Red 6 Raises $30 Million for In-flight Military AR Training Platform

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Red 6, a company building an aircraft platform with augmented reality capabilities designed for military training, says it has raised a $30 million Series A investment to further its mission.

Founded in 2018, Red 6 is the creator of the Airborne Tactical Augmented Reality System (ATARS), which brings augmented reality into the cockpit of training planes to allow pilots to experience training scenarios while actually flying.

Earlier this month Red 6 announced it had raised a $30 million Series A investment, which the company claims puts its valuation at $130 million. The investment was led by Snowpoint Ventures with participation by other existing investors and new investors.

Red 6 says its goal is to use AR to solve a specific problem: a shortage of combat ready pilots in the U.S. military. While VR-based flight simulators have been used in training for decades, Red 6 is taking its tech into the real skies, equipping a training aircraft with an AR system that allows pilots to see virtual aircraft and other training assets outside the cockpit.

Red 6 hopes this approach will mean faster and more cost effective training without sacrificing realism. Using augmented reality in the cockpit would mean the pilot in training could, for instance, dogfight against a virtual aircraft or practice strafing runs on virtual ground targets. Compared to doing that kind of training in real life, the AR approach means only one plane actually has to be in the sky, saving time and money on logistics, fuel, maintenance and more. Meanwhile the pilot would continue to feel all the realistic g-forces and other aspects of flight that can only be replicated by actually flying in a real aircraft.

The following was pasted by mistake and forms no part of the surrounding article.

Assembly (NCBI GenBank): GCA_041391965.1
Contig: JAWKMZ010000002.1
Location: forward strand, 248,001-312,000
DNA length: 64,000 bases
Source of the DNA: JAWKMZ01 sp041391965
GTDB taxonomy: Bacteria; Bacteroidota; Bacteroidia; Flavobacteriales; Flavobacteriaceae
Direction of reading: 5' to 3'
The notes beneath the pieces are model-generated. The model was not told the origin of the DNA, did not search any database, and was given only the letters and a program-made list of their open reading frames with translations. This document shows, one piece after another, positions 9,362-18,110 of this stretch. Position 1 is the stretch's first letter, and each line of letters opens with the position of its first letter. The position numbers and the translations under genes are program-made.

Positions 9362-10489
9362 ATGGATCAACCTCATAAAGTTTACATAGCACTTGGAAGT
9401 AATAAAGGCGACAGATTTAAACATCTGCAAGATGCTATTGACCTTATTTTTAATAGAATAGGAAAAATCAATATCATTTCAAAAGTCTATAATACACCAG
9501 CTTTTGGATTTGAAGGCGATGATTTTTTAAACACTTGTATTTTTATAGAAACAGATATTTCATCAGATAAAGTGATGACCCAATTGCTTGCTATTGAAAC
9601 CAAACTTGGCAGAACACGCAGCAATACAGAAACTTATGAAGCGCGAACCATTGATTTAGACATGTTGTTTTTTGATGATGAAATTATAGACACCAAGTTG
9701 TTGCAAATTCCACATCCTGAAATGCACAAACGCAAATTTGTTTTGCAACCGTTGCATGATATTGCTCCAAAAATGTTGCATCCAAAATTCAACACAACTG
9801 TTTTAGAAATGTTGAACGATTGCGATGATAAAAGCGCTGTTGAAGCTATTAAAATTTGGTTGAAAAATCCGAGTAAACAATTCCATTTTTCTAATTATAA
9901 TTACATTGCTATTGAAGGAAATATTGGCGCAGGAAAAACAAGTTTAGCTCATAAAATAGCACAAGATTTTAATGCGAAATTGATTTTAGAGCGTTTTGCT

Visually, the foundation of ATARS is a helmet-based AR display of Red 6’s own design. The company says the display is capable of operating in outdoor brightness and has a 150° field-of-view.

So far we haven’t gotten a clear look at what the pilot actually sees while using ATARS outside of concept footage and a glimpse of the actual system output in the photo below.

We’re quite curious about the tracking, resolution, and visibility, and if the system supports proper occlusion of virtual objects from the cockpit.

While Red 6 is currently running ATARS with Berkut 540 aircraft, the company says it’s also developing the system for integration into the T-38 Talon which is used for pilot training by the United States Air Force.

It isn’t clear to what extent Red 6’s tech has gone beyond a demo or pilot stage, but the company says it has reached Phase III of the Small Business Innovation Research program on behalf of the United States Air Force, which includes financial support and suggests a strong interest in integrating the technology into future programs.

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